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Does gentoo backports patches like centos and redhat?
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Cyberstudio
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PostPosted: Sat Apr 18, 2015 4:18 am    Post subject: Does gentoo backports patches like centos and redhat? Reply with quote

Hi guys!

I was wondering, does gentoo backports security patches? im thinking in packages like firefox, the kernel, apache, etc. right now i have firefox 31.5.3 (from source, stable from the tree), but the "real" firefox is 37.0.1! does that mean that im vulnerable to all the security bugs that where fixed after my 31.5.3? or my 31.5.3 has all those security bugs fixed with backports for those patches?

I know that redhat does backports (and debian too i guess?), so i was wondering about gentoo, since some packages can take a while to be marked as stable.

thanks!
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mv
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PostPosted: Sat Apr 18, 2015 5:26 am    Post subject: Re: Does gentoo backports patches like centos and redhat? Reply with quote

Cyberstudio wrote:
I was wondering, does gentoo backports security patches?

No.
And, BTW, since nobody knows for sure what might be a security bug or another bug, you cannot rely to backports too much anyway. There was just recently a blog about this on gentoo planet somewhere, how e.g. a lack of a new SSL protocol might be a much worse security bug, but you will never receive this as a backport, because it involves too deep changes in the code.
Quote:
im thinking in packages like firefox, the kernel, apache, etc.

I would reommend to run always ~arch with these packages (and other ones like nss which are security relevant).
OTOH, nobody knows: Running ~arch always also means potentially running new bugs - also new securtiy bugs.

Some (upstream) projects have a policy to backport patches, however. IIRC, firefox does have such a policy, but I am not sure. There are also the long-tmie supported kernels. I think gentoo tries to follow these in their stabilization policy.
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Cyberstudio
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PostPosted: Sat Apr 18, 2015 5:47 am    Post subject: Reply with quote

So i guess its safer if i move both kernel and firefox to ~amd64

Thanks!
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ulenrich
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PostPosted: Sat Apr 18, 2015 12:58 pm    Post subject: Reply with quote

I would follow what upstream says:
www-client/firefox-31.6.0 should have the security fixes and should run well using Gentoo-stable
sys-kernel/vanilla-sources-3.18 is the latest longterm on kernel.org.
Cannonical,Debian somewhere provide a vcs tree of security patched linux-3.16. Debian announces general patches distinct from distribution specific if you try: apt-get source ...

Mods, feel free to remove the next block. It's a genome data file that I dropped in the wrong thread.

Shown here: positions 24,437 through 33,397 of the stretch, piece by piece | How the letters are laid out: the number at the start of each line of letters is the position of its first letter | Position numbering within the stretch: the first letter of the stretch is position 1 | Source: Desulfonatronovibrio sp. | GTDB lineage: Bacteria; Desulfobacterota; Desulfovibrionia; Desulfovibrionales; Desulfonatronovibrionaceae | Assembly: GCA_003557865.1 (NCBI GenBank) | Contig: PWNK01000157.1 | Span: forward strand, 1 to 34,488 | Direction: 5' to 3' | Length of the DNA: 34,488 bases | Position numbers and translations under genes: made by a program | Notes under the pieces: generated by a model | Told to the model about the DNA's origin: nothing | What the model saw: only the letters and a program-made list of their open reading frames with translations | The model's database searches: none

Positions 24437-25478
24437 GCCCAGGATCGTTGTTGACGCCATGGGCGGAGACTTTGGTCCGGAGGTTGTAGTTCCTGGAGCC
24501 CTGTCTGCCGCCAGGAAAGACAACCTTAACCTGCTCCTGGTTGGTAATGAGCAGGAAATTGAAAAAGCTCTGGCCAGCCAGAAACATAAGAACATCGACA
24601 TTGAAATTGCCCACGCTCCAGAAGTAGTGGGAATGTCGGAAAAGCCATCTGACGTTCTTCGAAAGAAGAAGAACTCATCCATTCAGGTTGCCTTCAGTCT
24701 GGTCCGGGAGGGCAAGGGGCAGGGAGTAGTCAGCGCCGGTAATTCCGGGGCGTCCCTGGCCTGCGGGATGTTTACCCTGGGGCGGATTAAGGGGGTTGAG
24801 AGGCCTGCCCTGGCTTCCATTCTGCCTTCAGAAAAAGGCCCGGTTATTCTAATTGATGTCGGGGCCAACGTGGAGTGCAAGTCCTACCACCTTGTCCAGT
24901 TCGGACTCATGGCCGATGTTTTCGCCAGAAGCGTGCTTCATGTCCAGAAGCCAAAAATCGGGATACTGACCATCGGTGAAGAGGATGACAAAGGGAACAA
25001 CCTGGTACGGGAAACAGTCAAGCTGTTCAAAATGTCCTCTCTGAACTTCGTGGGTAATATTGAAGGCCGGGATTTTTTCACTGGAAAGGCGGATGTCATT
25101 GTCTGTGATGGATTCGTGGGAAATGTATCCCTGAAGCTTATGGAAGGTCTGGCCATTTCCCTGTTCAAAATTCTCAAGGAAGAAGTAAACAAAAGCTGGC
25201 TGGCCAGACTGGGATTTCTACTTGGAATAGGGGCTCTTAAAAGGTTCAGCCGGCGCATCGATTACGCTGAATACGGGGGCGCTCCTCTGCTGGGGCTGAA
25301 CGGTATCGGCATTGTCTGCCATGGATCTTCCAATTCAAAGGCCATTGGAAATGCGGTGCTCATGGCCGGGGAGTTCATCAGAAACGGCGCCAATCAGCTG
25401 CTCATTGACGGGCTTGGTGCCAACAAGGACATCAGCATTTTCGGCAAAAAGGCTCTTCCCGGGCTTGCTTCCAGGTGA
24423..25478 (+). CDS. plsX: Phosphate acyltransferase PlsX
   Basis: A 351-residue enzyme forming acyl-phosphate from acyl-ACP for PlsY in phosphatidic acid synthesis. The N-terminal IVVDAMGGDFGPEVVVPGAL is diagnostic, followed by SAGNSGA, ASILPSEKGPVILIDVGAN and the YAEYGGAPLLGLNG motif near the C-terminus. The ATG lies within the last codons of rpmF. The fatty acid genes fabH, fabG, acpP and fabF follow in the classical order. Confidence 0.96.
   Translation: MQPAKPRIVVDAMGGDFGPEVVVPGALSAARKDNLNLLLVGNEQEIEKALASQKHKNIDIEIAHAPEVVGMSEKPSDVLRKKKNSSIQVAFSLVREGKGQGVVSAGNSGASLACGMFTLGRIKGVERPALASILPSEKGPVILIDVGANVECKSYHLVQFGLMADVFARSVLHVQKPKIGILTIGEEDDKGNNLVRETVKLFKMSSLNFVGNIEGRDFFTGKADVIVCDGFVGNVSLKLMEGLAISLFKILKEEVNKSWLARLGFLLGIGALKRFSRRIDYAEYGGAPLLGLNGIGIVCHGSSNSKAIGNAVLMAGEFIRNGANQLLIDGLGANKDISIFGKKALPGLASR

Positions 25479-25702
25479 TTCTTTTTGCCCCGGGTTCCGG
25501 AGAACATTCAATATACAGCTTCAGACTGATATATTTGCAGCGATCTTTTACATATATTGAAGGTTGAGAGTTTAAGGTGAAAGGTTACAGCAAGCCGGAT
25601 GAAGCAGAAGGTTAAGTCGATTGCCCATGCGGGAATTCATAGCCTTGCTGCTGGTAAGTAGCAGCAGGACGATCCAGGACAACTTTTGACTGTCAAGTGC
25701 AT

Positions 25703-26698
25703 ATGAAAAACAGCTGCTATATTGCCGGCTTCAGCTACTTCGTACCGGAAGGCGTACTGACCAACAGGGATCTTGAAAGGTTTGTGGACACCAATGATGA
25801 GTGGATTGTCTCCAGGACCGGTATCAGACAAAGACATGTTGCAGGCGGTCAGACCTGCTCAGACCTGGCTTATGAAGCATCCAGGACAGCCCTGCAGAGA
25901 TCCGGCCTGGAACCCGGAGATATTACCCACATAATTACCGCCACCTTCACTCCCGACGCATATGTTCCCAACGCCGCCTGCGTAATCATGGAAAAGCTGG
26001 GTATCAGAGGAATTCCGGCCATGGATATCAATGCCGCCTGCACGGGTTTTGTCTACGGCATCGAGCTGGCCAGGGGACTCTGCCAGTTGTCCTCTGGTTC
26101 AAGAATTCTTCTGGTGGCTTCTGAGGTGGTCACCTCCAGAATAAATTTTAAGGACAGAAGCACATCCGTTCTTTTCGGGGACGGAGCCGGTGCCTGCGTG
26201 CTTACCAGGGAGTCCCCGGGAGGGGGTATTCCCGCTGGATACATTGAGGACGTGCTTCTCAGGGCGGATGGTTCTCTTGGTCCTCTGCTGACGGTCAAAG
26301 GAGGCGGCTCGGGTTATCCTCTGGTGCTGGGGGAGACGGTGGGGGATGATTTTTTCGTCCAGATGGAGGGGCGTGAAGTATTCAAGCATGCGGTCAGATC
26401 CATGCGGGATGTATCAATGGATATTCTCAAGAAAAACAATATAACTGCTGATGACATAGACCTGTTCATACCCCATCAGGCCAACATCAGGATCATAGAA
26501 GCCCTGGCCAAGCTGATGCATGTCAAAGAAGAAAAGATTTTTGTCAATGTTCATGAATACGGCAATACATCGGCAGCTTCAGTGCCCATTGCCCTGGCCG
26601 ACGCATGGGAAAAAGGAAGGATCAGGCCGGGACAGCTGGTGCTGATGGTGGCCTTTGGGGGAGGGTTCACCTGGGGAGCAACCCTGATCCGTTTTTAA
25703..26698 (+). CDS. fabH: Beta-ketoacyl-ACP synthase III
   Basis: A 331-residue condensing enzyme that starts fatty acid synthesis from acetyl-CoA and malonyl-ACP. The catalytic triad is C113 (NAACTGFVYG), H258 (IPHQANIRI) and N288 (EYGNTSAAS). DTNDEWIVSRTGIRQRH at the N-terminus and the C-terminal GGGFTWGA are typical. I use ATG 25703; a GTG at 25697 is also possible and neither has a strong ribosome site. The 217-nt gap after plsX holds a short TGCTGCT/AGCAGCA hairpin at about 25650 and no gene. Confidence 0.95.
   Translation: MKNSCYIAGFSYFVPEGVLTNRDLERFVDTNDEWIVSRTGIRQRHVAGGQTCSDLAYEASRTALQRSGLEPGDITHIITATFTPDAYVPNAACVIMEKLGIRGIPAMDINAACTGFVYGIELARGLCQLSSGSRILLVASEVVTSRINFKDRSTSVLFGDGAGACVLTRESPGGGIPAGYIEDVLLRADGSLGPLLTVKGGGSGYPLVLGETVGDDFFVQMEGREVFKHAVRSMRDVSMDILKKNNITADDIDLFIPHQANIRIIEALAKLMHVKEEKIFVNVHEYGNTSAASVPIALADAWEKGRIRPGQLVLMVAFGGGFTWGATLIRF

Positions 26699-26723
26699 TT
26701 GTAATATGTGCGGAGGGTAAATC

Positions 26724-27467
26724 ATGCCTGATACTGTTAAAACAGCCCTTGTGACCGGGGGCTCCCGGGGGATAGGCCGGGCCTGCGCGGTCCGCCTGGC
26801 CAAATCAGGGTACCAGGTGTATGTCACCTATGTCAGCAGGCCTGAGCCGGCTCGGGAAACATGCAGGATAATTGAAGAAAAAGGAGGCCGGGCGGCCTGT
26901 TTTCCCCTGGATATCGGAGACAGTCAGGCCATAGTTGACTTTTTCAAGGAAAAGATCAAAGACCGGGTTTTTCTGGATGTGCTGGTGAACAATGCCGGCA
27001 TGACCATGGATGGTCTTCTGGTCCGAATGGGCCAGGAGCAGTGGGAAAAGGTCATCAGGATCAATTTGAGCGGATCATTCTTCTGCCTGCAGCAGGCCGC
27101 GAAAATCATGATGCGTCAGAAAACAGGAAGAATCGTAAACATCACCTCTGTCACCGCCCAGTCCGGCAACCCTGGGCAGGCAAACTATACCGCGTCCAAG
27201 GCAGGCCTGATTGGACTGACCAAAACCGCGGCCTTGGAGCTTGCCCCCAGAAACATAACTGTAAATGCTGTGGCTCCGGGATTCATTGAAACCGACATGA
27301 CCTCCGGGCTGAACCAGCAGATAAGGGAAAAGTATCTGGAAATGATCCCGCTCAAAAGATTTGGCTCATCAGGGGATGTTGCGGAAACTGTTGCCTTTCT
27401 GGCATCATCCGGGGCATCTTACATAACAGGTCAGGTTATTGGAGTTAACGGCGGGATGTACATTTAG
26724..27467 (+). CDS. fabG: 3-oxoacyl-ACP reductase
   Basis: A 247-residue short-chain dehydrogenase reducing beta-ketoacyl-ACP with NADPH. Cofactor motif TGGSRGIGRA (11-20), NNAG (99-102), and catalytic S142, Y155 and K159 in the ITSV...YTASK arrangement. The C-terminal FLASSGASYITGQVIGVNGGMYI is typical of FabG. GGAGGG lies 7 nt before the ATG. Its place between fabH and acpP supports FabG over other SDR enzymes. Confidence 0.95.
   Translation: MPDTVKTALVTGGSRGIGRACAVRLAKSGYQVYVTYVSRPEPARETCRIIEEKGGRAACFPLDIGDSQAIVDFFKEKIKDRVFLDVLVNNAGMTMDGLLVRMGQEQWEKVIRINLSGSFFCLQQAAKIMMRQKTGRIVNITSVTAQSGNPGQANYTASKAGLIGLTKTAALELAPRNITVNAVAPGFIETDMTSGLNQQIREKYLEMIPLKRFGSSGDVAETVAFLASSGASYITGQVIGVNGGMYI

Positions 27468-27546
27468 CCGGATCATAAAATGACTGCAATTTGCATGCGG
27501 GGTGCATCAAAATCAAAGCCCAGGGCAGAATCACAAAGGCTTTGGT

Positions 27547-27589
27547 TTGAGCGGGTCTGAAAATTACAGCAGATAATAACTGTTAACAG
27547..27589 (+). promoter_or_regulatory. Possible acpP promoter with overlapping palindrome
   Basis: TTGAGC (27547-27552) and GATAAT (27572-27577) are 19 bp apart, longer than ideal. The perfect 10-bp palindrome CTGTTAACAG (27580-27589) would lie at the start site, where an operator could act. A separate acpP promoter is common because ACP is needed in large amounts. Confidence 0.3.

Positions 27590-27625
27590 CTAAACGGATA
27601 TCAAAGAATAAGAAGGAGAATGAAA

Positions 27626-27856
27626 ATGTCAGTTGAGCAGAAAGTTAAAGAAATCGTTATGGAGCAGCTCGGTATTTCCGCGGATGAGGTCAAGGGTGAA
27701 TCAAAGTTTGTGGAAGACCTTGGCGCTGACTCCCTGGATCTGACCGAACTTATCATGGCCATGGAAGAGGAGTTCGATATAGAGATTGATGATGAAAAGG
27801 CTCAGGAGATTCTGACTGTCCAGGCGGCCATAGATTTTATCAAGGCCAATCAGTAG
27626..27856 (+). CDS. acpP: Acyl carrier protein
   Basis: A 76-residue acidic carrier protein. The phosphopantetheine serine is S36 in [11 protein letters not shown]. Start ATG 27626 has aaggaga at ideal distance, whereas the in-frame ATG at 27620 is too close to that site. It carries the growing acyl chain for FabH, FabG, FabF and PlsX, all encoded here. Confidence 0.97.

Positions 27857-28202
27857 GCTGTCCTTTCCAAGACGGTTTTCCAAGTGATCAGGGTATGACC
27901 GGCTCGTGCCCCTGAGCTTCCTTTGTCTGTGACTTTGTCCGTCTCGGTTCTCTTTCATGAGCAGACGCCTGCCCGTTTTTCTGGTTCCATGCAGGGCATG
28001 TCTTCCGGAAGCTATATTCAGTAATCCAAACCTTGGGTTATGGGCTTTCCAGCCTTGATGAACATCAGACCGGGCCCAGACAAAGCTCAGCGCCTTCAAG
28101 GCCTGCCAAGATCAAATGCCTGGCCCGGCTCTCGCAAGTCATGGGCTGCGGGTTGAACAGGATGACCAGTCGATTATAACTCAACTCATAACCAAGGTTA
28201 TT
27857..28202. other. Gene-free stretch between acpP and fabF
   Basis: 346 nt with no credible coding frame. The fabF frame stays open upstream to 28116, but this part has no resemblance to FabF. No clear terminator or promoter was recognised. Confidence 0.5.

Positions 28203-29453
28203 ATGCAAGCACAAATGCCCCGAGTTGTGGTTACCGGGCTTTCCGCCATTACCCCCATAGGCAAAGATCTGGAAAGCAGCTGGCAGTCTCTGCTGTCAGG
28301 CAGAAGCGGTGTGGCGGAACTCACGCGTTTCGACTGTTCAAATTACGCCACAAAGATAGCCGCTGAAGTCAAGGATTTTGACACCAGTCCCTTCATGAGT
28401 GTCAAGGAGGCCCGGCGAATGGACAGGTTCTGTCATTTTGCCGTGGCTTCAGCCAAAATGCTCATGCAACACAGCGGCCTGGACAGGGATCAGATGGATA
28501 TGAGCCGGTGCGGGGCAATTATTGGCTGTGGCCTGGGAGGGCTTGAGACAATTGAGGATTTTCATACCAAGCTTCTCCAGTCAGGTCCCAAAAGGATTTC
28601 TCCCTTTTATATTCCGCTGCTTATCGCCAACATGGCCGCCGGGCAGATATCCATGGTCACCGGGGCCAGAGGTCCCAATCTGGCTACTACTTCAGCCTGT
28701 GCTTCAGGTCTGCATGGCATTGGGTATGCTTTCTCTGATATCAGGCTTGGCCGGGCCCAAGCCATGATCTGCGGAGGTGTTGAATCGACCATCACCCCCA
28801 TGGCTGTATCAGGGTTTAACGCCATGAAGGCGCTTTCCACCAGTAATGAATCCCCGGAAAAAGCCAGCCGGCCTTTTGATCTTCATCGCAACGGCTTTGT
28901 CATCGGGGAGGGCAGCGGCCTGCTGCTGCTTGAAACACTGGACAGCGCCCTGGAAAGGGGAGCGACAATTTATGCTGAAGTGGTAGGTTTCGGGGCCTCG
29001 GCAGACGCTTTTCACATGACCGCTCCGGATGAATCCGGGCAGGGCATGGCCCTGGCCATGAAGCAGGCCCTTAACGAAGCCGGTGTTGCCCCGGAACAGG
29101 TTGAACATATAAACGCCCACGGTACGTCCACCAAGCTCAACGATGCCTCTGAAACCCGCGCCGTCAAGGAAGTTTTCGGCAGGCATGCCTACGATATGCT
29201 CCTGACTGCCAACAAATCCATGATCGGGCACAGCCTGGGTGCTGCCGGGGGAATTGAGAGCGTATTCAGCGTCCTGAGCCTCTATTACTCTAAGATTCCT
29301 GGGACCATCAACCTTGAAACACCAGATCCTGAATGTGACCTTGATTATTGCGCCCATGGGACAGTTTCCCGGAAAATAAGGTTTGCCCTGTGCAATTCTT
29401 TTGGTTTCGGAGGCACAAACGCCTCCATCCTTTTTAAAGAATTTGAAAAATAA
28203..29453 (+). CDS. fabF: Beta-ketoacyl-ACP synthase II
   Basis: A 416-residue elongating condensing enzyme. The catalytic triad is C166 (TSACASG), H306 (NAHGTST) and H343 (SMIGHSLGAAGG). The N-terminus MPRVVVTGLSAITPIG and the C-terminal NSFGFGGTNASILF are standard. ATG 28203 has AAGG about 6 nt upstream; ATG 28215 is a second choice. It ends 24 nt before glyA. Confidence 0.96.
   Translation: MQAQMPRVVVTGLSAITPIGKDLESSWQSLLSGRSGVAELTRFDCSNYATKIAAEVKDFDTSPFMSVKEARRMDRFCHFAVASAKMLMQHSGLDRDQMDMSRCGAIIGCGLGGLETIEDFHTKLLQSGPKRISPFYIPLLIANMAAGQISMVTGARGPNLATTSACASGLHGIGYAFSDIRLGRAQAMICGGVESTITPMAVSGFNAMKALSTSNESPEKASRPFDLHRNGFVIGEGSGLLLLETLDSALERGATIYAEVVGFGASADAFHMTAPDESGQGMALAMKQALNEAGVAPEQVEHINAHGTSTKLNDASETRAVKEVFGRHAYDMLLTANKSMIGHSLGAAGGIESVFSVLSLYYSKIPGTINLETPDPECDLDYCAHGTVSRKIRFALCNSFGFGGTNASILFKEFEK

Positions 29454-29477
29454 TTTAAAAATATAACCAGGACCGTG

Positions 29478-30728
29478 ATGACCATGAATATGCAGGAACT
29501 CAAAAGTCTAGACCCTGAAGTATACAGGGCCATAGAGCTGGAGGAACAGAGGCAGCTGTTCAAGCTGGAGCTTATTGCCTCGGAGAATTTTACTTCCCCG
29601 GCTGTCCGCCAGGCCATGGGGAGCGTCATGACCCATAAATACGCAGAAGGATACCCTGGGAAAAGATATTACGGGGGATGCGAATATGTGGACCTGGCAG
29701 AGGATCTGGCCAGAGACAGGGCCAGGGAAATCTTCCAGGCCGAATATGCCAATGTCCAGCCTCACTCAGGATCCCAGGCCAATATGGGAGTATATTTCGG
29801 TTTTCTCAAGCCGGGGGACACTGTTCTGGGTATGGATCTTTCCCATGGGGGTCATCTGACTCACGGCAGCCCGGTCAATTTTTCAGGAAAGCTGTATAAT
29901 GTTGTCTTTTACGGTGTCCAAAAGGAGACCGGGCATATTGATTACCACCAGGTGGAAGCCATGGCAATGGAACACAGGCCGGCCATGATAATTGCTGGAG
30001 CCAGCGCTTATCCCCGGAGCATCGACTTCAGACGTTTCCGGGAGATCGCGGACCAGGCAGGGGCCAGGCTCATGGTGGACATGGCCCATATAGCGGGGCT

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toralf
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PostPosted: Sat Apr 18, 2015 1:27 pm    Post subject: Reply with quote

Cyberstudio wrote:
So i guess its safer if i move both kernel and firefox to ~amd64

Thanks!
I do run a hardened unstable kernel here at my desktop and my server w/o any problems since few months.
Consider such a kernel as an alternative to the stable one.
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ulenrich
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PostPosted: Sat Apr 18, 2015 1:35 pm    Post subject: Reply with quote

toralf wrote:
Cyberstudio wrote:
So i guess its safer if i move both kernel and firefox to ~amd64

Thanks!
I do run a hardened unstable kernel here at my desktop and my server w/o any problems since few months.
Consider such a kernel as an alternative to the stable one.

@toralf
I remember having read "hardened-sources" is "no good" for the desktop.
But I just changed my graphics driver back from proprietary nvidia to opensource nouveau.
Would that suffice to successfully change to hardened?
What are the limitations you know about?
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toralf
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PostPosted: Sat Apr 18, 2015 1:52 pm    Post subject: Reply with quote

ulenrich wrote:
What are the limitations you know about?
I do just have a i915 graphics here -and I do not play any video/*games. There aren't any limitations I' aware off, but it is up to you to test a hardened kernel.
Maybe you#d ask in #gentoo-hardened in IRC (freenode) for details ?
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NeddySeagoon
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PostPosted: Sat Apr 18, 2015 2:17 pm    Post subject: Reply with quote

I've run ~arch since the middle of 2002.

You need to be prepared for the odd nasty surprise but things are much better than they were.
~arch is no longer the hotbed of development it once was. Much of that has moved to overlays.

Mixing arch and ~arch might be worse than all ~arch. It all depends on the mix.

For ~arch, don't update when you must have a working system. You might not.
Set FEATURES=buildpkg, so you can downgrade quickly if you need to.
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